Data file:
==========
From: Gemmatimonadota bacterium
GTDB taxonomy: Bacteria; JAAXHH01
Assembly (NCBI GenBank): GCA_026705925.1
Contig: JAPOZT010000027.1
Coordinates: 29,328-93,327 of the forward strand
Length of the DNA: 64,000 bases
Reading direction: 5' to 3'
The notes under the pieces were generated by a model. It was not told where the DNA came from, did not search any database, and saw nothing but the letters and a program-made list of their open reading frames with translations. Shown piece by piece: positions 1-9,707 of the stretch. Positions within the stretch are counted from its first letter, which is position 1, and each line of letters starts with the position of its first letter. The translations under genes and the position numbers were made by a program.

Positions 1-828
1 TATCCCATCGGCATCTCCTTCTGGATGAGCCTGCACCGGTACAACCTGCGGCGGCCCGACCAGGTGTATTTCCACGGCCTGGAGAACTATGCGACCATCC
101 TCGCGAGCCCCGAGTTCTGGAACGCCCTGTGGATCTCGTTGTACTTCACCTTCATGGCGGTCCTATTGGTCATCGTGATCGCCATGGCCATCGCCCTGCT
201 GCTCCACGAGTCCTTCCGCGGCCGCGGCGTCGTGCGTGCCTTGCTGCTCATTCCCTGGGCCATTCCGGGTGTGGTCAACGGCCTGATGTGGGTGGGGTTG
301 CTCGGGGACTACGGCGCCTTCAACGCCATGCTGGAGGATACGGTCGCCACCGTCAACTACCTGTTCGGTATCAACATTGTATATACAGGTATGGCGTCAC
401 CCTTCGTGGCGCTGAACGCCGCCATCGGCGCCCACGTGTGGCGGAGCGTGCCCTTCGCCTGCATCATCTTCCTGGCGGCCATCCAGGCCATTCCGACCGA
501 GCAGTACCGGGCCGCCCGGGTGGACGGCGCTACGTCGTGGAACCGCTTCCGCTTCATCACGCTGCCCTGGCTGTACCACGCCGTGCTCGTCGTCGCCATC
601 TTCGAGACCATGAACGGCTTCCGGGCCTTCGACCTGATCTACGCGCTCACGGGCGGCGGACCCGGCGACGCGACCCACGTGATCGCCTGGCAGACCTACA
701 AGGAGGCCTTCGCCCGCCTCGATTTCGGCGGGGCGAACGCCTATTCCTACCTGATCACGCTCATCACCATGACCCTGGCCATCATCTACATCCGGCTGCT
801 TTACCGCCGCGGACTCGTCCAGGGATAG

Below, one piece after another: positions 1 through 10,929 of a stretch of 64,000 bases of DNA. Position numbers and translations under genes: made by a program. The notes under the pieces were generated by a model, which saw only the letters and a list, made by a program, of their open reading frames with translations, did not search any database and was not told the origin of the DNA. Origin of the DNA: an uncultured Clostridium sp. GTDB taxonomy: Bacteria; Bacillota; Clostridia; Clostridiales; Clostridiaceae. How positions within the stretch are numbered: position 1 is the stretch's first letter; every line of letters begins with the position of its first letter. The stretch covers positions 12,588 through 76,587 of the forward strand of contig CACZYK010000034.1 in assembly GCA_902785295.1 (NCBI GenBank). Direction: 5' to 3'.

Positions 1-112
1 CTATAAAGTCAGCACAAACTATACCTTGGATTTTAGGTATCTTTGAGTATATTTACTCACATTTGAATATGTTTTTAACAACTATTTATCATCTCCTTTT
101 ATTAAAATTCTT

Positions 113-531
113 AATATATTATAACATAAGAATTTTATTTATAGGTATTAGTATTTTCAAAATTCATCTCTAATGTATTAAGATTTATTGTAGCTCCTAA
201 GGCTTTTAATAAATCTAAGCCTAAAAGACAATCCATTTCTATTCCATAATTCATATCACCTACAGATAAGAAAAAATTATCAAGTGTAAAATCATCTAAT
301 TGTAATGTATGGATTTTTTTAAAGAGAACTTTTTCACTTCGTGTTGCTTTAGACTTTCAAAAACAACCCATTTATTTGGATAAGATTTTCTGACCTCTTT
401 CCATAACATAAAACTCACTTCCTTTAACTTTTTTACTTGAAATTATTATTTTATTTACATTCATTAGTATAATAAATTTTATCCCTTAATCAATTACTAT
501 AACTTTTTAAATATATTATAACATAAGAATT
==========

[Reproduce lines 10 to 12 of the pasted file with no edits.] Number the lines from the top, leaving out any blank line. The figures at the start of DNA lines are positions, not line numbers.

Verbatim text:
1 TATCCCATCGGCATCTCCTTCTGGATGAGCCTGCACCGGTACAACCTGCGGCGGCCCGACCAGGTGTATTTCCACGGCCTGGAGAACTATGCGACCATCC
101 TCGCGAGCCCCGAGTTCTGGAACGCCCTGTGGATCTCGTTGTACTTCACCTTCATGGCGGTCCTATTGGTCATCGTGATCGCCATGGCCATCGCCCTGCT
201 GCTCCACGAGTCCTTCCGCGGCCGCGGCGTCGTGCGTGCCTTGCTGCTCATTCCCTGGGCCATTCCGGGTGTGGTCAACGGCCTGATGTGGGTGGGGTTG